A group of Northwestern medical students, residents, faculty and staff recently traveled to Atlanta to join more than 1,800 pre-medical and medical students from across the country to participate in the Student National Medical Association’s (SNMA) Medical Education Conference.
The annual SNMA conference is one of the largest gatherings of underrepresented minority medical students in the country and was organized around the theme, “Lighting the Way: Creating Health Equity through Education, Advocacy and Service.” The five-day conference highlighted the importance of clinical excellence and community engagement in solving the health disparities of today and focused on opportunities for students to grow as future physicians.
“Northwestern Medicine exercises a lead role in the SNMA education conference each year,” said Clyde Yancy, MD, MSc, vice dean for Diversity and Inclusion and chief of Cardiology in the Department of Medicine. “Recognizing that the world of healthcare is changing with care providers, investigators and patients emanating from very diverse backgrounds, we understand that our culture must change to remain contemporary.”
The SNMA conference was also an opportunity to network and connect with promising pre-medical students considering what medical school to attend in the future.
“As a leading academic medical center, we value the strength of a diverse environment where the best talent, best ideas and most inclusive care can be best facilitated by a Northwestern community that reflects the diversity of our world and is open to diverse points of view,” Yancy said. “The students we engage from SNMA are our future leaders, practitioners and investigators. We can’t afford to miss our opportunities for excellence.”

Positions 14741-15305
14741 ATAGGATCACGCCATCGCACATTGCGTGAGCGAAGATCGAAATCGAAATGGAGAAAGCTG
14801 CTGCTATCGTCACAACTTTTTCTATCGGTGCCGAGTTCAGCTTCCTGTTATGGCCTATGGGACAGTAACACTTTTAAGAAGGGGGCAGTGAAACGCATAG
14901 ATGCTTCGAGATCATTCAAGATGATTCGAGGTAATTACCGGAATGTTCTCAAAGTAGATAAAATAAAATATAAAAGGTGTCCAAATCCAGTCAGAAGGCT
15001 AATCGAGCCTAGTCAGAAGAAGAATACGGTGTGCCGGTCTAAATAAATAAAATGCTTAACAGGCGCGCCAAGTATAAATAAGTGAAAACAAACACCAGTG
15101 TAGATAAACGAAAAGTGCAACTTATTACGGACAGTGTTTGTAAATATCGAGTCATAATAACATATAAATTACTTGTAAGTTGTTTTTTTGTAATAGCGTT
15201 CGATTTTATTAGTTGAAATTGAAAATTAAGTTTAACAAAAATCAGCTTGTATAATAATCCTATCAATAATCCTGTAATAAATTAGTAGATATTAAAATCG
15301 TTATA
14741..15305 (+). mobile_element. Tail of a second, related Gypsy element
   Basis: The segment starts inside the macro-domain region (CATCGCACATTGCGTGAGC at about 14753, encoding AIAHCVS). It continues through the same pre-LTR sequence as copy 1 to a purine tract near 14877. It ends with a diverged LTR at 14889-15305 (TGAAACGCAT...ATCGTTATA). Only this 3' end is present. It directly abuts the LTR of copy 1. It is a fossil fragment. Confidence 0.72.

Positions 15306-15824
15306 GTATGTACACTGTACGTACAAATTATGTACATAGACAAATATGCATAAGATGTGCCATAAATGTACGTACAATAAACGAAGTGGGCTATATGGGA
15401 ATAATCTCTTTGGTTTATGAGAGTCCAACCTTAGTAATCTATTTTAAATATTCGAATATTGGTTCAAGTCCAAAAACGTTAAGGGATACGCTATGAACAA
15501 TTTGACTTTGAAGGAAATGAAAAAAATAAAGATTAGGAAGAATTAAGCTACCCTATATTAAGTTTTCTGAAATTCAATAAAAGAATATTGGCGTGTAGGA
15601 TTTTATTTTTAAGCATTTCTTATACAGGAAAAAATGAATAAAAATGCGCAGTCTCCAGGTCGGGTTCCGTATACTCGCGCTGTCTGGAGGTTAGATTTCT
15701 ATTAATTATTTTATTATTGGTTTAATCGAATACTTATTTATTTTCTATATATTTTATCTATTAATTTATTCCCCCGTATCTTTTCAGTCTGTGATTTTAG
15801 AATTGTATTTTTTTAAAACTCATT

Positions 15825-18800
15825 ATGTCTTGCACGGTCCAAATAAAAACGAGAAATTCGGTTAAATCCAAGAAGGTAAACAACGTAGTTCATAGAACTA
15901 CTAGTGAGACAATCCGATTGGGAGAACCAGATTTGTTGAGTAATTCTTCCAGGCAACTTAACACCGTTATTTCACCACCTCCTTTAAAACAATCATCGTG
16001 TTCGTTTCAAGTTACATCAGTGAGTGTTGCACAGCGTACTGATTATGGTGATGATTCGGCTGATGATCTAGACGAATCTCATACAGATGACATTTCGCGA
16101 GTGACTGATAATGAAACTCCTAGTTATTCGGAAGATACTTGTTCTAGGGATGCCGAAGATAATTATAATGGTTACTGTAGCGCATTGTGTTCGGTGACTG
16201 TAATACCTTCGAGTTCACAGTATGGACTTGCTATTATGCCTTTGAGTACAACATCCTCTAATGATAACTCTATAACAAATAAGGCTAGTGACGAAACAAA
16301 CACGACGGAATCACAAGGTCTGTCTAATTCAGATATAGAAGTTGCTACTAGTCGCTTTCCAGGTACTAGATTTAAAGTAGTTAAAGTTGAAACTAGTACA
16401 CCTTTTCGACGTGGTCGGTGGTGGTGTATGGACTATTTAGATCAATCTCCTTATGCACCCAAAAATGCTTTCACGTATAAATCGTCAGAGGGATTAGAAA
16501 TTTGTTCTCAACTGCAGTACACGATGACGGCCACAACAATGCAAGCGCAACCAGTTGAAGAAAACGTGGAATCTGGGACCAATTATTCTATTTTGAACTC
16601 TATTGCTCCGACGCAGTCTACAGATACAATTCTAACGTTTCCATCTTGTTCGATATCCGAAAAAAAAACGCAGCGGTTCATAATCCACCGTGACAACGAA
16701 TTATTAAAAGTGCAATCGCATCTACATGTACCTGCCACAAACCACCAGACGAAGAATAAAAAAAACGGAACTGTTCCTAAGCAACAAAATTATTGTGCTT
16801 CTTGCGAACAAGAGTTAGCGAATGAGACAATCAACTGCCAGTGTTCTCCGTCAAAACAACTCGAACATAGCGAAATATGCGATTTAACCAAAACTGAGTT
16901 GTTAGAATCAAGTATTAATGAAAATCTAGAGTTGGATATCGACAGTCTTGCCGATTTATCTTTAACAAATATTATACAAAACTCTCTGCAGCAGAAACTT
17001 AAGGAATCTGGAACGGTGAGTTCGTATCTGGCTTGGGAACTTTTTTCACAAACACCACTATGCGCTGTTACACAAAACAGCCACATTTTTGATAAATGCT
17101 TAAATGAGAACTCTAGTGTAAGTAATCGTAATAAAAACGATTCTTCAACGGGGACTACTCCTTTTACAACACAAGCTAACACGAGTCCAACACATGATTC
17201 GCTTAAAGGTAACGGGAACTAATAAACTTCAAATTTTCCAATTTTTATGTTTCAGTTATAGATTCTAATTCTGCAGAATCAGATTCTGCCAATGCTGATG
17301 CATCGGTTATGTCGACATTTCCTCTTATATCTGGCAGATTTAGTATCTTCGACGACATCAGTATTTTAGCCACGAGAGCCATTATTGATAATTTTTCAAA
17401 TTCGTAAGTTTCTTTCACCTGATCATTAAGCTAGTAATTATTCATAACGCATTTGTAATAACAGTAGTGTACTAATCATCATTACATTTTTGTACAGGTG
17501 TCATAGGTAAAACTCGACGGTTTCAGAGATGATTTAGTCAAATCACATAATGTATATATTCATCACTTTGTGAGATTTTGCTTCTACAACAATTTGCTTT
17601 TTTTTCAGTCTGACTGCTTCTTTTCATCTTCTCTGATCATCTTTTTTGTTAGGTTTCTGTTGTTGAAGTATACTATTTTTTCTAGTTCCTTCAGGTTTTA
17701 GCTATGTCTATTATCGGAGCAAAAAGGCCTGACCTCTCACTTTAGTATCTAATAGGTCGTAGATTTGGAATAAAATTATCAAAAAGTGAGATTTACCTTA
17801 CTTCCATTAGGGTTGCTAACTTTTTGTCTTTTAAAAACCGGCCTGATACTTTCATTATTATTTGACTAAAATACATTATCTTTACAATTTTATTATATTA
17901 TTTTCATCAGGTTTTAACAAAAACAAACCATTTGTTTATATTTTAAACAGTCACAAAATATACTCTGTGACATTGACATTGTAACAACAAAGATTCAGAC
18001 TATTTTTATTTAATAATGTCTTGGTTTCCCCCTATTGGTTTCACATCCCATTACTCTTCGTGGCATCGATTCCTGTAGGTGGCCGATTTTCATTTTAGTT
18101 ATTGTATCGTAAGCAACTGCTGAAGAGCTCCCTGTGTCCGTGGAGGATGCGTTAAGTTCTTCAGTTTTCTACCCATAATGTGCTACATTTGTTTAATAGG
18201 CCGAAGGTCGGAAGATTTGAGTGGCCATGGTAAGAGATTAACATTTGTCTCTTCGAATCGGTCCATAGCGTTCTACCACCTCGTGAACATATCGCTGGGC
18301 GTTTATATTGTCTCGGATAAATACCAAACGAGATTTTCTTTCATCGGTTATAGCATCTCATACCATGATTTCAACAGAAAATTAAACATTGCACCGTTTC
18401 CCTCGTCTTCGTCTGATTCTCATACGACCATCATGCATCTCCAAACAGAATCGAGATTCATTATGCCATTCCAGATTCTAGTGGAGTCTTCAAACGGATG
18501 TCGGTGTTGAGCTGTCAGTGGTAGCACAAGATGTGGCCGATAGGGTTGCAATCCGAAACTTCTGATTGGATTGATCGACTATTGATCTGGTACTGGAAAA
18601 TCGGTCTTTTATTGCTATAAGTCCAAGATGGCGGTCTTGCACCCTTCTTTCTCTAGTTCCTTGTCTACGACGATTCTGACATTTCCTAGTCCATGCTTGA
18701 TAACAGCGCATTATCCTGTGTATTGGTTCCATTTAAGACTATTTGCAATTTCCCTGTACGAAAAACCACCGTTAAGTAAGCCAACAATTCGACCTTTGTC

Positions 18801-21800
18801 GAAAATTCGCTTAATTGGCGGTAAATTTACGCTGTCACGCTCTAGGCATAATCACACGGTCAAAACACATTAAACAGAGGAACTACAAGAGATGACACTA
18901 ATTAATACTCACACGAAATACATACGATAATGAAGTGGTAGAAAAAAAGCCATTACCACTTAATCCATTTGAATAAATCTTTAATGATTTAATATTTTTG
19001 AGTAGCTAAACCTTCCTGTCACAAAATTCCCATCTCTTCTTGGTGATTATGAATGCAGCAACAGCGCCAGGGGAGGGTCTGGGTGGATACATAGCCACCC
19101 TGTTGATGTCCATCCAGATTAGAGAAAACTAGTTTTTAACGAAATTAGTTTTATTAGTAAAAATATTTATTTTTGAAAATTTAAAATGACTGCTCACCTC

In a keynote presentation, entitled “Beyond the Call of Duty: Building Resilience in Residency and Beyond,” James Chandler, MD, Lavin/Fates Professor of Neurological Surgery, discussed physician burnout and the importance of developing the ability to properly adapt to stress and adversity.
“A sense of mission and meaning is the antidote to burnout,” Chandler said, and stressed the need for physicians to practice wellness and study their own coping mechanisms.
The conference also featured plenary sessions tackling the complexities of implicit bias and microaggressions in medical education, the impact of violence on public health and the importance of physician advocacy in healthcare. Both pre-med and medical students had an opportunity to expand their knowledge through innovative professional development workshops.
Throughout the conference, several medical students, faculty and residents represented Northwestern Medicine and the McGaw Medical Center of Northwestern University in the exhibit hall to field questions from pre-med and medical students considering Northwestern.
Jacqueline Hairston, MD, a first-year resident in obstetrics and gynecology, attended the conference for the first time after it was suggested by her co-resident.
“I was so glad to represent Northwestern Medicine at the SNMA conference this year,” Hairston said. “I think it’s very important for Northwestern to have such a strong presence at SNMA, in an effort to recruit more minority students. This is especially important given the patient population we serve in Chicago, which is very diverse.”
On the final day of the conference, McGaw hosted a reception to provide an additional opportunity for attendees to interact with Northwestern Medicine residents and faculty. Several key Northwestern diversity and inclusion leaders, including Yancy and Jabbar Bennett, PhD, associate provost and Northwestern University’s chief diversity officer, addressed the audience of nearly 300 medical students. A panel of residents offered insights about their personal journeys to Northwestern Medicine and answered questions from students about the Northwestern community, touching on both the high and low points of residency.
Latino Medical Student Association Promotes Outreach
Shortly before the SNMA conference, several Northwestern students and residents participated in two Latino Medical Student Association (LMSA) conferences, hosted by the University of Michigan Medical School and Hofstra Northwell School of Medicine.
LMSA provides students with opportunities to engage with their peers and physician advisors to promote outreach and advocacy for underserved communities in medicine, and professional development.
“It was wonderful to be surrounded by so many leaders in the Latino medical community,” said Elsy Compres, a medical student from the class of 2020, who attended the Midwest regional conference. “We left the conference feeling energized and inspired to continue serving and advocating for our communities.”